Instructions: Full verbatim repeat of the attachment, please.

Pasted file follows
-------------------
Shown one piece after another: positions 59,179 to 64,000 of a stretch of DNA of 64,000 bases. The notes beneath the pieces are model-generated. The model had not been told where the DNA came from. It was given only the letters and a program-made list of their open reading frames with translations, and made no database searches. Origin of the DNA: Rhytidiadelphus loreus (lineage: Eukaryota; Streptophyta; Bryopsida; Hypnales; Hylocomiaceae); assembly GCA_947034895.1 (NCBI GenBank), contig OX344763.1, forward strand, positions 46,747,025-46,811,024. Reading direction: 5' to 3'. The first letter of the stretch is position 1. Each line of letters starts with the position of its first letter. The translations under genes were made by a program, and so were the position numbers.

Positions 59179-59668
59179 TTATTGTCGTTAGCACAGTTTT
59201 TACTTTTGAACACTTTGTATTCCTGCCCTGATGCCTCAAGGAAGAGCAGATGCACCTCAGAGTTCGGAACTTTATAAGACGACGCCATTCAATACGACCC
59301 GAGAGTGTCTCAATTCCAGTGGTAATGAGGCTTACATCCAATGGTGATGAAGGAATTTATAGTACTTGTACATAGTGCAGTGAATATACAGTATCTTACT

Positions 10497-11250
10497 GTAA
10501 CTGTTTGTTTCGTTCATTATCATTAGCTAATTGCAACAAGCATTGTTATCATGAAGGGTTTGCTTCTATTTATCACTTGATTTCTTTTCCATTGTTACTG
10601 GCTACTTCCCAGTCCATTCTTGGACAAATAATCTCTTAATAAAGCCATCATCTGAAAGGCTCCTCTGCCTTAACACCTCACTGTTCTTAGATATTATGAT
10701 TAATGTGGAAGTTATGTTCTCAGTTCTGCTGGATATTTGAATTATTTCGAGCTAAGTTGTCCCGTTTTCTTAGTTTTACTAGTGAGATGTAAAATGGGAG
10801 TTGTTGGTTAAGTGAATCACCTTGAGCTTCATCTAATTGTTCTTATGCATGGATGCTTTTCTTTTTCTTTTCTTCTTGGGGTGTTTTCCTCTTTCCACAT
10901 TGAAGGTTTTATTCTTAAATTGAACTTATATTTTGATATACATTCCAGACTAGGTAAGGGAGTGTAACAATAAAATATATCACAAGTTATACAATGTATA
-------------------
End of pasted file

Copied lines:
Shown one piece after another: positions 59,179 to 64,000 of a stretch of DNA of 64,000 bases. The notes beneath the pieces are model-generated. The model had not been told where the DNA came from. It was given only the letters and a program-made list of their open reading frames with translations, and made no database searches. Origin of the DNA: Rhytidiadelphus loreus (lineage: Eukaryota; Streptophyta; Bryopsida; Hypnales; Hylocomiaceae); assembly GCA_947034895.1 (NCBI GenBank), contig OX344763.1, forward strand, positions 46,747,025-46,811,024. Reading direction: 5' to 3'. The first letter of the stretch is position 1. Each line of letters starts with the position of its first letter. The translations under genes were made by a program, and so were the position numbers.

Positions 59179-59668
59179 TTATTGTCGTTAGCACAGTTTT
59201 TACTTTTGAACACTTTGTATTCCTGCCCTGATGCCTCAAGGAAGAGCAGATGCACCTCAGAGTTCGGAACTTTATAAGACGACGCCATTCAATACGACCC
59301 GAGAGTGTCTCAATTCCAGTGGTAATGAGGCTTACATCCAATGGTGATGAAGGAATTTATAGTACTTGTACATAGTGCAGTGAATATACAGTATCTTACT

Positions 10497-11250
10497 GTAA
10501 CTGTTTGTTTCGTTCATTATCATTAGCTAATTGCAACAAGCATTGTTATCATGAAGGGTTTGCTTCTATTTATCACTTGATTTCTTTTCCATTGTTACTG
10601 GCTACTTCCCAGTCCATTCTTGGACAAATAATCTCTTAATAAAGCCATCATCTGAAAGGCTCCTCTGCCTTAACACCTCACTGTTCTTAGATATTATGAT
10701 TAATGTGGAAGTTATGTTCTCAGTTCTGCTGGATATTTGAATTATTTCGAGCTAAGTTGTCCCGTTTTCTTAGTTTTACTAGTGAGATGTAAAATGGGAG
10801 TTGTTGGTTAAGTGAATCACCTTGAGCTTCATCTAATTGTTCTTATGCATGGATGCTTTTCTTTTTCTTTTCTTCTTGGGGTGTTTTCCTCTTTCCACAT
10901 TGAAGGTTTTATTCTTAAATTGAACTTATATTTTGATATACATTCCAGACTAGGTAAGGGAGTGTAACAATAAAATATATCACAAGTTATACAATGTATA